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Proofreading and word counts
Thread poster: Jesús Marín Mateos

Jesús Marín Mateos  Identity Verified
Local time: 12:09
English to Spanish
+ ...
Nov 16, 2007

Hi,
I am a bit confused because I have been offered a large proofreading job and have had to refuse it. The original word count was 23,000 words and the Spanish translation was 28,000. I agreed on the rate but they wanted to pay the original word count and I said no so no job.
This has happended before for short documents where there were 50 words difference but in this case it is 5,000 difference... anyone has got any similar experience?????
Regards.


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Samuel Murray  Identity Verified
Netherlands
Local time: 13:09
Member (2006)
English to Afrikaans
+ ...
I don't mind either way Nov 16, 2007

Jesús Marín Mateos wrote:
The original word count was 23,000 words and the Spanish translation was 28,000. I agreed on the rate but they wanted to pay the original word count and I said no.


The thing with proofreading is that you're really not being paid per word but per phrase, and there should be more or less the same number of phrases in both texts, even if the one has a lot more words in it. Remember, you're not typing... you're only reading and scraping with your finger.


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abufaraz
Pakistan
Local time: 17:09
English to Urdu
+ ...
It is according to the Source Text. Nov 16, 2007

In majority of the cases, the words are counted from the source text for translation as well as proof reading,...... At least I do like that.

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Jesús Marín Mateos  Identity Verified
Local time: 12:09
English to Spanish
+ ...
TOPIC STARTER
It goes agains the proofreader Nov 16, 2007

At the end of the day I would have to read 5000 words more so to me, even if some of you seem to like it against all reason, does not make sense.
Regards.


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Nikki Graham  Identity Verified
United Kingdom
Local time: 12:09
Partial member (2003)
Spanish to English
Why don't you charge by the hour? Nov 17, 2007

That why the word count doesn't matter, but the quality of the document you are checking does.

Actually, since I switched to this method, most of the time the customer pays less for the job, but you are protected if the translation turns out to be terrible and takes up more of your time than it should, or in your case, when it will obviously take longer to read 5,000 words more.

However, when I have charged by the word, it has been on target count, which, of course, in my case (Spanish to English) is less than the source.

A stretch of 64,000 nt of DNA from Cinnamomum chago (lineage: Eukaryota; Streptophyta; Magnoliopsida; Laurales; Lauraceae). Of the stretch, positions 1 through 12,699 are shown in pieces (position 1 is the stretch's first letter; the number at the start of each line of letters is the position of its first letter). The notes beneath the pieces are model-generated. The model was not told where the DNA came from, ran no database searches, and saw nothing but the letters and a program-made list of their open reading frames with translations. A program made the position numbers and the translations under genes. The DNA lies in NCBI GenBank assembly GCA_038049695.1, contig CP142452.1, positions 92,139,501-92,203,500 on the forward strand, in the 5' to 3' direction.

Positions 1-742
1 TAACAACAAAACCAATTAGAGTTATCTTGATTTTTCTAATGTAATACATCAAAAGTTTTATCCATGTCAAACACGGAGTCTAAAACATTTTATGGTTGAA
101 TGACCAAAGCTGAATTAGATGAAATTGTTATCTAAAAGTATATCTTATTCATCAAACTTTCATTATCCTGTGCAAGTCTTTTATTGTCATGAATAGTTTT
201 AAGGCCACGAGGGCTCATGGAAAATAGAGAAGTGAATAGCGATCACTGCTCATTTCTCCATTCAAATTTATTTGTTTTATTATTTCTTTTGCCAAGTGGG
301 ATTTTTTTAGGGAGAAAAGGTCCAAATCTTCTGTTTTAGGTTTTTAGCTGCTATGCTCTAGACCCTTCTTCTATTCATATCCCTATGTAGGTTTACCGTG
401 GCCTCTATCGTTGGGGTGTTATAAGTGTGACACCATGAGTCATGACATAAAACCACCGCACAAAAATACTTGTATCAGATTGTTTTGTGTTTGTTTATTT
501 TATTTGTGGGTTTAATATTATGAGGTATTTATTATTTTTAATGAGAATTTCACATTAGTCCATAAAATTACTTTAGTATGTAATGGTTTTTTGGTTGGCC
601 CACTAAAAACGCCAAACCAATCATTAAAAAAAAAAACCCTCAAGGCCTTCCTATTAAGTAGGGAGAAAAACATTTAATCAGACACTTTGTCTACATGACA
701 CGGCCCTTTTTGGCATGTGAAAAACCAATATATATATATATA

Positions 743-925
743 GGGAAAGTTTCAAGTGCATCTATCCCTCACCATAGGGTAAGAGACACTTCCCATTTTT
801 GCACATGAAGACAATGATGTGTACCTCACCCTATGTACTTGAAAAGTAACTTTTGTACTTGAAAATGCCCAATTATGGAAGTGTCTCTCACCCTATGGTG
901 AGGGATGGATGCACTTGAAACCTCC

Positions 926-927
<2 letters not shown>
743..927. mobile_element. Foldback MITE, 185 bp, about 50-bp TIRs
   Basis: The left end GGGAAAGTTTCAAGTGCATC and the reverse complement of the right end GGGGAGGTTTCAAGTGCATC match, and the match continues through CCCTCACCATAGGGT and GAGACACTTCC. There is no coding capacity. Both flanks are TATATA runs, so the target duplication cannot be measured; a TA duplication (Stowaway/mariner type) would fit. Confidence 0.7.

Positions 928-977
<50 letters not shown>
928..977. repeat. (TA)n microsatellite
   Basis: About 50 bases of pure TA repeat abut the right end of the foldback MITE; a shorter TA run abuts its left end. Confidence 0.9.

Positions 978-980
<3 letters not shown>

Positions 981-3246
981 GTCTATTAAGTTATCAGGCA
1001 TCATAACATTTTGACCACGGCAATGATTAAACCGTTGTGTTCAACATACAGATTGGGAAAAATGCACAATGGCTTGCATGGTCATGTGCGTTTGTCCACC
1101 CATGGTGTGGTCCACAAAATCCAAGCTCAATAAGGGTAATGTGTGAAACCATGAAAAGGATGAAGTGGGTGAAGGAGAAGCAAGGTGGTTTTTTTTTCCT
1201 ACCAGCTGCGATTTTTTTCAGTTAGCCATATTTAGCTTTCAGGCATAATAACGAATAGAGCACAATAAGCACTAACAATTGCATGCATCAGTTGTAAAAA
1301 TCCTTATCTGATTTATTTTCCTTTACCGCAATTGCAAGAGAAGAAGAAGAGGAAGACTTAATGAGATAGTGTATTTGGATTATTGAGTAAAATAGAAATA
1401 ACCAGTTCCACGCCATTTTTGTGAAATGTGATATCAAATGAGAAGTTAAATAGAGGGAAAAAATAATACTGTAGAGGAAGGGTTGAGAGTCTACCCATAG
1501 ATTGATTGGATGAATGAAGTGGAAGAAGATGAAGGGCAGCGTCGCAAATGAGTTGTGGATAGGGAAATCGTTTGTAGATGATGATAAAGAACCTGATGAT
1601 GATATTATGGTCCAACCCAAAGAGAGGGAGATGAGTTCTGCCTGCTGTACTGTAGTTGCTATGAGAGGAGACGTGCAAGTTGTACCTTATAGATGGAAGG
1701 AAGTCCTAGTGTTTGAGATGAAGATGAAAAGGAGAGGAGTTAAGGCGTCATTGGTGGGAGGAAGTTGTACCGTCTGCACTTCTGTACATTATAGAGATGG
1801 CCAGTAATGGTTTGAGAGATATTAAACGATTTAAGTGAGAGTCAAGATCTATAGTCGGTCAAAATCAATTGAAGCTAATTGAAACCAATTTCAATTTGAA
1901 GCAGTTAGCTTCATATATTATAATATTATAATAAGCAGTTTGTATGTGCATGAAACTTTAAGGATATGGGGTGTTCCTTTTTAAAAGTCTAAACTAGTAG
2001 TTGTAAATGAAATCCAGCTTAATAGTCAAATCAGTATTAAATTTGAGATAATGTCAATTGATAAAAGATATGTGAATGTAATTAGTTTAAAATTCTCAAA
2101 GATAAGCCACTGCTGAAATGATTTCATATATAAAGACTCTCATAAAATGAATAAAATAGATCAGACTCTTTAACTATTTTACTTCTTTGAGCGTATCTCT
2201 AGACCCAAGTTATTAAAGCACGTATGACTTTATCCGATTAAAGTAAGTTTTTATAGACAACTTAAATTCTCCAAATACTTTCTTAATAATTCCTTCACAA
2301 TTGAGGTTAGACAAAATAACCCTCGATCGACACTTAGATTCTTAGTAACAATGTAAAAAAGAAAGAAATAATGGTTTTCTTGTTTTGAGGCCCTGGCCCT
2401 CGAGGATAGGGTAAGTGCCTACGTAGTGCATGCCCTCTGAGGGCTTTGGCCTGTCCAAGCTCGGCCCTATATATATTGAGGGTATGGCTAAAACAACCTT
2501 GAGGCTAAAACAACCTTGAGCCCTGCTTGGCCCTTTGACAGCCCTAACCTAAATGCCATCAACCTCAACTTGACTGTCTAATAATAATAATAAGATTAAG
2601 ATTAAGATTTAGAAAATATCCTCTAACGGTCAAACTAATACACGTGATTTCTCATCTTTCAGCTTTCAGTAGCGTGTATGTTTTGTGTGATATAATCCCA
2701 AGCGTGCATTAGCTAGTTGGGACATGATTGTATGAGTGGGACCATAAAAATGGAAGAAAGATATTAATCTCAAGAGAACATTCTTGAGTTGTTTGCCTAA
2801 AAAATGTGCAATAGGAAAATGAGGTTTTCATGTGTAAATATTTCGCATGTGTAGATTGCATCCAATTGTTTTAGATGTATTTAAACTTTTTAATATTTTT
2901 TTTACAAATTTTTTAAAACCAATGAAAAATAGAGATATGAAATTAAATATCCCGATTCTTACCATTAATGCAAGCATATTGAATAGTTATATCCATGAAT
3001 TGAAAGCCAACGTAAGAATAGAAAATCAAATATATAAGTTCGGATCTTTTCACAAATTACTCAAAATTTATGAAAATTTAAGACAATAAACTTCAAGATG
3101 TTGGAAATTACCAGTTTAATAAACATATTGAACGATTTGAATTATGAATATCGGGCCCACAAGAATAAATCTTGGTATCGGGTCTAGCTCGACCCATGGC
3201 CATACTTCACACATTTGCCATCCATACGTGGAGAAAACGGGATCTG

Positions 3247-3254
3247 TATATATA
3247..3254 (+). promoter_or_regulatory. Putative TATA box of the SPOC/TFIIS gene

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Caryl Swift  Identity Verified
Poland
Local time: 13:09
Polish to English
+ ...
To Samuel Nov 17, 2007

Samuel Murray wrote:

Remember, you're not typing... you're only reading and scraping with your finger.



If only that were always true...

[Edited at 2007-11-17 18:53]


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Paul Merriam  Identity Verified
Local time: 07:09
Member (2008)
Russian to English
+ ...
Common expansion factor? Nov 17, 2007

I don't see anything wrong with charging based on the target or the source word count in a scenario like this. You do, however, need to make it clear what you're using. It is extremely unlikely that the source text and the target text will have the exact same word count in any language pair. There is nothing wrong with saying that your rate is $X per word if it's based on the English word count and $Y if it's based on the Spanish word count.

That said, in your specific case, the word count between the source and the target has expanded about 22% (I'm making an assumption that this was text translated from English to Spanish, please correct me if I misunderstood). That's rather large and suggests to me that the translator might not be particularly good. I might mention that in discussions with my potential client.


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maryblack  Identity Verified
United States
Local time: 06:09
Member (2013)
Spanish to English
+ ...
Agree with Nikki Nov 18, 2007

I also charge by the hour for proofreading and have found, just like Nikki, that it is usually cheaper for the client. But that way, when you're faced with an awful text, you're sure to be paid fairly. Otherwise, again I agree, I want to be paid for the wordcount of the text that I'm proofreading - the one in the target language. Another policy of mine with proofreading is that I insist on seeing the translated text before agreeing to proofread because there are some texts that are just beyond help and basically need to be re-translated.

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Jesús Marín Mateos  Identity Verified
Local time: 12:09
English to Spanish
+ ...
TOPIC STARTER
Yes you are right... Nov 18, 2007

Thanks you are right Paul..... I did say I would charge on the target language word count and they said no. So I had to refuse the job (someone else might be doing it I guess). I think 15%-20% is the right difference between languages (at least my experience) and the fact that it was a large project (23,000 words source) made the difference quite self evident...thanks.

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